Conventional Loans: What You Need To Know
- Conventional Loans: What You Need To Know
- What is a Conventional Loan?
- How Conventional Loans Work?
- How to Qualify for a Conventional Loan
- Conventional Loan Requirements
- Down Payment
- Private Mortgage Insurance
- Other Conventional Loan Requirements
- Advantages of Conventional loans
- Adjustable Conventional Loans
- Conventional Loans Rates
- Conforming Loan Limits
The most common type of home loan is a conventional loan. Borrowers with strong credit histories and the funds for a substantial down payment will benefit from these loans. Unlike conventional loans, traditional loans do not require mortgage insurance, while still offering borrowers the option of either fixed or adjustable rates.
The typical conventional loan term is 15, 20, or 30 years. Good credit is required to qualify. You need a minimum score of 620 to be approved, but a score of 740 will help you secure the best rate.
What is a Conventional Loan?
Conforming mortgage loans meet the requirements of Fannie Mae and Freddie Mac and are therefore conventional. The government-sponsored enterprises Fannie Mae and Freddie Mac purchase mortgages from lenders and sell them to investors. Lenders can then get more qualified buyers into homes because their funds are freed up.
Among the types of non-conforming mortgages are jumbo loans, which are loans exceeding conforming loan limits.
Because conventional loans fall under several different sets of guidelines, there is not a single set of requirements for borrowers. Contrary to popular belief, conventional loans generally require a higher credit score than government-backed loans such as FHA loans.
How Conventional Loans Work?
The traditional loan process works as follows: the bank (or credit union, or lending agency) purchases your property and gives it to you; however you promise to repay the lender with interest.
You pay the bank interest for the trouble of lending you money, and that is how the bank makes money after you have lent them such a large sum. The interest rate is either fixed or adjustable; in the latter case, it typically changes once per year depending on the state of the economy. Conventional loans also vary in interest rates based on your own financial profile (more on that further down).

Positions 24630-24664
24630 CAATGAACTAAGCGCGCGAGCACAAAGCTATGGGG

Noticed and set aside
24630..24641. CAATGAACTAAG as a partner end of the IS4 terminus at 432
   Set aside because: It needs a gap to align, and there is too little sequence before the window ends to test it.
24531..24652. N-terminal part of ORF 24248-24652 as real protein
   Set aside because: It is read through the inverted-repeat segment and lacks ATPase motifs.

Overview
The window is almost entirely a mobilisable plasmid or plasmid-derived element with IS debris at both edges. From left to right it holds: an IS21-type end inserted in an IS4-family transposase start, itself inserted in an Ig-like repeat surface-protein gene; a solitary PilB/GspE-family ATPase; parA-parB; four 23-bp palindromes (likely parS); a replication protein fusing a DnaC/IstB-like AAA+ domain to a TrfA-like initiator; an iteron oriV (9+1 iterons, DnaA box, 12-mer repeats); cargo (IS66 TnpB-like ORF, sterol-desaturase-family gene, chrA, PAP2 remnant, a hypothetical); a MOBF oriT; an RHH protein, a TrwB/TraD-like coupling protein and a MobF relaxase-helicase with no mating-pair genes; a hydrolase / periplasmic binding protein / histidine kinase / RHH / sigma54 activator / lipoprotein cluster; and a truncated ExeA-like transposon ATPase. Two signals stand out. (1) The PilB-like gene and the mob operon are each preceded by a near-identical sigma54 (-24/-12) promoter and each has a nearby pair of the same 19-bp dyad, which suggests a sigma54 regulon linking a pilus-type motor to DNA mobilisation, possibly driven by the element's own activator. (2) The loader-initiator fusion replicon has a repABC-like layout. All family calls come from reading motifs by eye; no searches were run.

A wide range of mortgage products are available to consumers, with varying interest rates and requirements, but conventional loans tend to be more specific. You’ll find a difference between conforming and non-conforming loans between the two types of mortgage products.
The length of a conventional mortgage is generally 15 or 30 years; the type you choose depends on your personal financial situation, your income, and the interest rate you can obtain.
How to Qualify for a Conventional Loan
Qualification requirements include the following:
- The debt-to-income ratio should be under 43% (potentially lower if your credit is not great).
- A credit score of 640 or higher is required.
- You’ll need a down payment of at least 3% (20% if you don’t want to pay mortgage insurance)
As long as borrowers have good or excellent credit and household incomes over $60,00 to $75,000 per year, lenders often assume little risk on conventional loans sold to government entities. As a result, borrowers can usually get the lowest interest rates available.
You should consider a conventional loan if:
- Those with regular, consistent pay stubs from stable, full-time jobs
- Three or more years of consistent, reliable income for self-employed people
- Married couples who have moderate to high household incomes and little debt
Conventional Loan Requirements
With a conventional mortgage, first-time homebuyers can put as little as 3% down. You may be required to pay a down payment depending on your personal circumstances and the type of loan or property you’re getting:
- You must make no more than 80% of the median income in your area to meet the 5% down payment requirement if you are not a first-time homebuyer.
- If the house you’re buying is not a single-family home (that is, it has more than one unit), you may have to put down 15%.
- In order to buy a second home, you’ll need to put down at least 10%.
- The minimum down payment for an adjustable-rate mortgage is 5%.
In order to refinance a conventional loan, you’ll need more equity than 3%. All conventional loans require at least 5% equity. When you do a cash-out refinance, you’ll need to leave at least 20% equity in the house.
Calculating your future mortgage payments with a mortgage calculator can help you estimate your down payment amount.
Private Mortgage Insurance